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So in this post I want to talk about a book from a couple of years ago
First, I want to say something fairly critical and then get it out of the way. This is a very *frustrating* book. It's not *bad*, but it's frustrating and even irritating at times. Part of that is the tone. It's written in the "hey hun #bossbabe" tone of an MLM pitch, full of references to Harry Pottery and the Hunger Games in ways that felt instantly dated and awkward & an overall "*hey girlfriends!*" friendliness that really grated on me. For example, every time they say "patriarchy" they follow it with "(ugh!)". I'm being very serious, the idiom in this text is "patriarch (ugh!)". There's also cutesy phrases like "the bikini industrial complex" that are just, well, *doofy*.
Finally, I have some pretty serious philosophic differences from this book. It borders on evo-psych, frequently referencing that various experiences are evolutionary adaptations in ways that I don't think are particularly defendable.
All this being said, I'm going to try and recast what I think are the good parts of the book into my own language, but know that if you read the original there's a lot to find grating within it.
So the book *Burnout* is fundamentally about the idea that that burnout is not a state that comes directly from stress but *rather* stress that doesn't get properly handled. What's "properly handled stress"? That's a good question and one I feel the book is pretty shaky on. They give examples involving running from lions and getting your village to help you kill the animal.
In my own words, I think the idea is that stress that ends in predictable, expected, ways is properly handled. If you know the way the situation needs to be dealt with and you deal with it, that's not a traumatizing or damaging kind of stress. Rather, it's one that is satisfying and leads to growth and confidence. The damaging kind of stress is either unresolved entirely, like when you find yourself stuck trying to argue with your abusive parents or a cruel boss with whom you couldn't get a word in edgewise, or it was resolved in a way that leaves you with lots of "what ifs?". When there's no resolution you just get stuck trying to imagine resolution again and again. When the resolution feels precarious, you're just stuck thinking about how easily it could have *not* gone well, how easily something terrible could have happened. The fear doesn't have a replicable resolution, basically.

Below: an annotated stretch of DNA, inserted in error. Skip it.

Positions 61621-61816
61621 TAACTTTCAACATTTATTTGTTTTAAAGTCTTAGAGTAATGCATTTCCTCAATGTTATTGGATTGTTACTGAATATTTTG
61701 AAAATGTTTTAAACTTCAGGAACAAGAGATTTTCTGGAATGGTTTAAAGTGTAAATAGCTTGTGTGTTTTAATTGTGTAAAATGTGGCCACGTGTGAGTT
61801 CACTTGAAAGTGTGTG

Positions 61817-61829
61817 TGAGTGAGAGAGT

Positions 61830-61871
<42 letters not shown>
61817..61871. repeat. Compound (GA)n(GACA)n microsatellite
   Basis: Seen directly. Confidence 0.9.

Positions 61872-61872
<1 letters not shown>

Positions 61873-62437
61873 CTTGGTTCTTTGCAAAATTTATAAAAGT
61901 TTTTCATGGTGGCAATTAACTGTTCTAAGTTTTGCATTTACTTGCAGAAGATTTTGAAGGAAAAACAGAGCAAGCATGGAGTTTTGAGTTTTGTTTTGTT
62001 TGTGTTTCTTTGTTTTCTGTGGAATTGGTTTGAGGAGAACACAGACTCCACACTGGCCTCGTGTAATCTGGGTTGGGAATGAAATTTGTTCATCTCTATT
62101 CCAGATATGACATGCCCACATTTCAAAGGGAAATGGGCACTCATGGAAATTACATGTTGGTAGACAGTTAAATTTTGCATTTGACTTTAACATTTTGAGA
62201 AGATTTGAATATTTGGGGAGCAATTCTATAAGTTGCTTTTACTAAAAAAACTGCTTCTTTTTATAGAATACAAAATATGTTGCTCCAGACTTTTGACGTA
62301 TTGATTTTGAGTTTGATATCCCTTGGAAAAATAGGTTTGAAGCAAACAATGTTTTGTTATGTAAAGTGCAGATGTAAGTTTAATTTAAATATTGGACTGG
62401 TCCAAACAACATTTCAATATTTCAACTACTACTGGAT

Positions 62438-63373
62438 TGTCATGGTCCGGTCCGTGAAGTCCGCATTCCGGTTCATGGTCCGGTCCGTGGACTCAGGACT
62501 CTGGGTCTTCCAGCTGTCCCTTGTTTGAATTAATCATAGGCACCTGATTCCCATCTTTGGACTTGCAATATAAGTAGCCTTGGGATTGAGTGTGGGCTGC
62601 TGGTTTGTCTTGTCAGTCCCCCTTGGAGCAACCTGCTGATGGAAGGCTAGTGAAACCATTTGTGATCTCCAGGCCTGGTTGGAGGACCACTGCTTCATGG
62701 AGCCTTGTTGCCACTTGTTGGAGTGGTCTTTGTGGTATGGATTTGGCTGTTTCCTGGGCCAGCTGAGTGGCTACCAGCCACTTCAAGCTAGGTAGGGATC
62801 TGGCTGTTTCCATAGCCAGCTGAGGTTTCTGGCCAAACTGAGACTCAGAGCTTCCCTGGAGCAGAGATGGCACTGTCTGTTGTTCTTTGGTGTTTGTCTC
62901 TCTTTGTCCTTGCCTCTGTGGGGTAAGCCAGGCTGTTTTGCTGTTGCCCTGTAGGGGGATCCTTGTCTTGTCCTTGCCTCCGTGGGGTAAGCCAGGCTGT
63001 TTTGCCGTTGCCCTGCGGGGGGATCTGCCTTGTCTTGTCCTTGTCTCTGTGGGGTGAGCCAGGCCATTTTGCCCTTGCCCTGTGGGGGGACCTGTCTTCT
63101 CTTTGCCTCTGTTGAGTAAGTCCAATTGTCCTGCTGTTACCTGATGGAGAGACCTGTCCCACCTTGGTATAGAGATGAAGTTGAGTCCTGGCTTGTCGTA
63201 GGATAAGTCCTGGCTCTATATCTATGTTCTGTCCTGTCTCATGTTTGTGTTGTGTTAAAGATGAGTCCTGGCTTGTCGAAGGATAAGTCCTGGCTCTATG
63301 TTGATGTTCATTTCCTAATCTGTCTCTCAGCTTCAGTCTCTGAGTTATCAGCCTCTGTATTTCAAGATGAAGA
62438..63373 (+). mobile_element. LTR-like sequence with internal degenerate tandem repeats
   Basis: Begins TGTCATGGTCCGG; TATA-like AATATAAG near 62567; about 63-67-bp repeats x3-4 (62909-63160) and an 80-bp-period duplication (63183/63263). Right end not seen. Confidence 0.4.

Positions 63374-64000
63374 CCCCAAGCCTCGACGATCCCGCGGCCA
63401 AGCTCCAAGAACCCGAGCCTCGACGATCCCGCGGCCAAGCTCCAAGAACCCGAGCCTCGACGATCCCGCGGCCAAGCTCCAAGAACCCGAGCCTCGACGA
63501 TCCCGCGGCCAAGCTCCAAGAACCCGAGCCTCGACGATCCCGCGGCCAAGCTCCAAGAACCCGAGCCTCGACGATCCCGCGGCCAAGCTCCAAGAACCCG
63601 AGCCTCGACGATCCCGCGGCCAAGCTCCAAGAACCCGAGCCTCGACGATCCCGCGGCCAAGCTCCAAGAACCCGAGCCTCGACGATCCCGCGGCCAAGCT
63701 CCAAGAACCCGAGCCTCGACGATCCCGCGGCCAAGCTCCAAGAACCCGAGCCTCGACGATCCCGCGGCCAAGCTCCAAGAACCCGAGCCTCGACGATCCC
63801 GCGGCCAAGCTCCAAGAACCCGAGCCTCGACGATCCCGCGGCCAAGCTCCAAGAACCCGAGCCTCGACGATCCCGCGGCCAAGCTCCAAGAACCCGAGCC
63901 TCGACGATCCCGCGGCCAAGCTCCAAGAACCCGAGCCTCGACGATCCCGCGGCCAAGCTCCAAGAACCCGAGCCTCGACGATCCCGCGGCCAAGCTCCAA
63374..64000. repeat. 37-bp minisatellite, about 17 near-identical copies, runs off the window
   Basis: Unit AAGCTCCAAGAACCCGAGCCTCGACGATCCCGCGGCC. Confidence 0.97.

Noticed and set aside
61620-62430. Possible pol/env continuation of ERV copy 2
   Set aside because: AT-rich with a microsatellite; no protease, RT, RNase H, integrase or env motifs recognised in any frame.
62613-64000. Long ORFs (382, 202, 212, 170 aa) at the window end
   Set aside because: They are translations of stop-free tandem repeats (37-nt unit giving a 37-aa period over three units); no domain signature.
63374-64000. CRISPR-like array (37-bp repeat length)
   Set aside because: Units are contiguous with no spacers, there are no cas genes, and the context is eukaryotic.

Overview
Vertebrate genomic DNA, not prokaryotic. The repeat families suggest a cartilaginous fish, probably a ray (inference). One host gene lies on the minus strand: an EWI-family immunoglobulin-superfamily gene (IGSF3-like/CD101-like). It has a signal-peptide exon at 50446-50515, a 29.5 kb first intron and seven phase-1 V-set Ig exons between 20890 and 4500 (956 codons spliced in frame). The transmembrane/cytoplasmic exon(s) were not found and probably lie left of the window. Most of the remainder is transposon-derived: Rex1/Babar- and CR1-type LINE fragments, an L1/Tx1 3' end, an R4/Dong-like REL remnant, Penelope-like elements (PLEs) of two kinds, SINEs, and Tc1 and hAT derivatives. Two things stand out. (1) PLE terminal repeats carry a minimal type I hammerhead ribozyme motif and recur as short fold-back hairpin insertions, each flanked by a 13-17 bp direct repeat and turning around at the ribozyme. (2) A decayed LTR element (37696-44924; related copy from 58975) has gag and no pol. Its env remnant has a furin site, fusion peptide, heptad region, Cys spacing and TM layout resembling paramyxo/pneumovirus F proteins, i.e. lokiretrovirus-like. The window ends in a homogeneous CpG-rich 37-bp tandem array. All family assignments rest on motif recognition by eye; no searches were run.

In the chapters on *how* to resolve stress properly, the book feels very CBT influenced because, for better or worse, there's a lot of emphasis on the idea of reframing experiences. There are places where I think that's more helpful than others. For example, their discussion of PTSD is pretty shallow & only applies to people who experienced single traumatic incidents and then had support systems to help them reframe the traumatic event as a source of growth, something they overcame.
On the other hand, reframing is pretty useful when we're talking about things like expectations of ourselves. Unresolved stress can come from not being able to resolve the difference between where you expected to be in your work versus where you are. If you expected something to be easier than it is, that can cause stress that doesn't have a simple resolution **unless** you reframe the difficulty as an opportunity or a lesson, something that puts you into a greater sense of control over the situation.
The rest of the advice on resolving stress is good but pretty standard. Give yourself times to exercise, spend time with intimate partners and close friends, and the room to put down all of the stressors and get the tension out of your body.
There's hints of the stoic dichotomy of control sprinkled in these discussions, emphasizing the need to focus on the things we can affect as opposed to the ones that are outside of our power. These are decent ideas, even if sometimes they lean on a "look on the bright side" attitude that only works when there, well, *is* a bright side.
Here's the actually interesting idea that I think is worth pulling out of the book: that there are people who---by the nature of our culture and expectations---are not given the space to resolve their stress. The book focuses on (cis) women as the class of people for whom this is true, but I think that's a missed opportunity as it's a bit broader. I'd argue that just being marginalized at all in a culture with systems of oppression leaves you without the room to take what you need to prevent burnout.
That isn't to say that it *isn't* women who get asked to sublimate their needs to the needs of others, just that I don't think the situation divides as neatly as **only** women.
The parts of the book that are looking at these dynamics are the most interesting in the book. I'd say that the insight that hit me hardest was noting that we tell stories of people who are "independent", who don't rely on anyone else for their needs, but that *this is never true*. Behind every person who gets to tell a story of being a lone wolf, an island, are people who are taking on their needs invisibly in order to support this narrative. We can see this in every story of a college professor who relied on his wife to type and proofread his dissertation, at most giving a single line of thanks.
So, did I *hate* Burnout? *No comma but dot dot dot* It was a frustrating book that was a mix of good advice, interesting social insights, and a lot of assumptions that the audience of this book is a cis woman who's mostly had a nice easy life but maybe struggles with her self-image and telling her husband "no." I think it could have been a lot more than this. Maybe someday someone will write **that** book.
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